City leaders began working on updating city code following the Aug. 15 fire that claimed the lives of four men at a boarding home located at 309 W. Norwood Ct.
On Thursday, city council members approved the ordinance that establishes a yearly boarding home registration and inspection program for the safety of residents.
Often times residents in boarding homes are elderly or disabled. City leaders believe new regulations will increase their quality of life and survivability in worst-case scenarios.
Fire sprinkler and sanitary inspections will be required along with new rules and fees on permitting, and tougher restrictions on boarding homes being located within a half mile of another.
The ordinance partners with the Adult Protective Services Division, a state agency, to check on cases of possible abuse or neglect, and to help enforce higher standards of care.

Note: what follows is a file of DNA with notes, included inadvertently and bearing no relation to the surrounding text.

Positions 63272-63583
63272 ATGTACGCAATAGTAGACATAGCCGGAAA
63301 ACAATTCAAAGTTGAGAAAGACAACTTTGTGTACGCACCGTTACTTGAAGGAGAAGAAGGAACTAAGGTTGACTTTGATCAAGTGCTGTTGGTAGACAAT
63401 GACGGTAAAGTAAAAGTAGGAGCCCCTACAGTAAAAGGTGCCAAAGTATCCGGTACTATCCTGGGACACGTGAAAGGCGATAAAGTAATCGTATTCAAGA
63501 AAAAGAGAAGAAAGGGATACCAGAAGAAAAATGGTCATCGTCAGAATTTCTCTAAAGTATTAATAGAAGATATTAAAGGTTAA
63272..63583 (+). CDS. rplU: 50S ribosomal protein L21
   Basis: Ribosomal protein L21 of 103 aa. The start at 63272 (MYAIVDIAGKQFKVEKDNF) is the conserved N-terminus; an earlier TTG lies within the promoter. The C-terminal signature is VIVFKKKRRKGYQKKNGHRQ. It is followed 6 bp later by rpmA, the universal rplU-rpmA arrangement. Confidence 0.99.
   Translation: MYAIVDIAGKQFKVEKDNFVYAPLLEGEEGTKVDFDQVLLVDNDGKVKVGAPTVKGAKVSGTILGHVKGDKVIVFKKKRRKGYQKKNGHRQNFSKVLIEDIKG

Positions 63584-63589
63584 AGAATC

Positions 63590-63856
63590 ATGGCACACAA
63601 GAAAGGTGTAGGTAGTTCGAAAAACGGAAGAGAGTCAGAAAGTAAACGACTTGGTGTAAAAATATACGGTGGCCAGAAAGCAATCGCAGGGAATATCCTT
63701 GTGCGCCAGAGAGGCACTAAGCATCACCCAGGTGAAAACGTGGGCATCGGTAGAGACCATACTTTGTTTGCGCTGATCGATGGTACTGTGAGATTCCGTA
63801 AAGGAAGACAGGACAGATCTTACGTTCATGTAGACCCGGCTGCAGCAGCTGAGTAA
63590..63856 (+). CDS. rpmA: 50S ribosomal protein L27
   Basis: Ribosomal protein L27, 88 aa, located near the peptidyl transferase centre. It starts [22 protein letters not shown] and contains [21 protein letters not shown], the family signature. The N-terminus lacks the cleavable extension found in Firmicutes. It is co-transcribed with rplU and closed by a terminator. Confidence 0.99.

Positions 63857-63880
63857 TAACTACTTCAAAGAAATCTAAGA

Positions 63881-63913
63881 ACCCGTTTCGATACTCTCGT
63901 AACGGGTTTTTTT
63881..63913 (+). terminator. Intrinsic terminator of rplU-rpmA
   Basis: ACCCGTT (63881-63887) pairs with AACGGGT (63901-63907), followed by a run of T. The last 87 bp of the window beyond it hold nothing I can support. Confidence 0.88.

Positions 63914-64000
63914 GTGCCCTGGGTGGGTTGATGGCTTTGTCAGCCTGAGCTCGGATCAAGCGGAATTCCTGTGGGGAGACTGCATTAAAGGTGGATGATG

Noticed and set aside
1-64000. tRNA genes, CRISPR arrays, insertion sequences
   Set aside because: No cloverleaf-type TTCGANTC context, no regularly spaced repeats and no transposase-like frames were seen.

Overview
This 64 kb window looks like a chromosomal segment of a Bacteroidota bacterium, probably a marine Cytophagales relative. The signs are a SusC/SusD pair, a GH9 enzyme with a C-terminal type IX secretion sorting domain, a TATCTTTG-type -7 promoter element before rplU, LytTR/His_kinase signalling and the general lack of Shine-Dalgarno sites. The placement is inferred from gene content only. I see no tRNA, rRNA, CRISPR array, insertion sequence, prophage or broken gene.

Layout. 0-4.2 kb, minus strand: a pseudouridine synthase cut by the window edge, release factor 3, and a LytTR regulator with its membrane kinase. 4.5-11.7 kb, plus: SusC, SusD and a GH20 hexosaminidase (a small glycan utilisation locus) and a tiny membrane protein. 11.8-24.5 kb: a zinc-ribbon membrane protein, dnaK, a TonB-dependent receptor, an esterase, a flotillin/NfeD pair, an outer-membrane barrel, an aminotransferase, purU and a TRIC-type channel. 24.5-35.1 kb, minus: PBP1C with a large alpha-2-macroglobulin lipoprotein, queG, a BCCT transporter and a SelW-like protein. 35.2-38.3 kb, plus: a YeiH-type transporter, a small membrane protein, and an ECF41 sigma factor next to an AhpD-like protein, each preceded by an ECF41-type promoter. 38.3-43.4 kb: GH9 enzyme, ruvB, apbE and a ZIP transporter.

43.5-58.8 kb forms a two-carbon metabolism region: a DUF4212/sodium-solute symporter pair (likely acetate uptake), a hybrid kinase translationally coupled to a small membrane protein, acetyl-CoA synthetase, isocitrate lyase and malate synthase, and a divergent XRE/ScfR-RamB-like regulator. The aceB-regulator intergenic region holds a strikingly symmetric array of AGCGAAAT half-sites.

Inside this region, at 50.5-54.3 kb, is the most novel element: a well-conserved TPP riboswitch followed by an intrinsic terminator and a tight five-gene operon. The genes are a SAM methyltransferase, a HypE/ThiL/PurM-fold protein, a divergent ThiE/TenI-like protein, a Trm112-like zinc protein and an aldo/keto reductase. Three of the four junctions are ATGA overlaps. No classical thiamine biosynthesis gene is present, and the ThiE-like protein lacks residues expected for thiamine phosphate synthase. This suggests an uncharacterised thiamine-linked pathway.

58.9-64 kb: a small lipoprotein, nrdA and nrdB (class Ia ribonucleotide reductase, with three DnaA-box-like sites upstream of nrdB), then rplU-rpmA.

Council members say they want to strengthen what has been an unregulated system to help save lives and improve quality of life for residents. District 2 Councilwoman Ivy Taylor believes the ordinance could still be improved by helping responsible boarding home operators with bringing their businesses up to code.
"Because they may still be providing a clean, safe environment for these vulnerable folks but of course we want to ensure the safety of the folks, but we also want for people who are providing the service to them in a responsible way to be able to stay in business,” she said.
The ordinance establishes a registration and inspection program, implements a $1,000 boarding home permit fee, and partners with Adult Protective Services.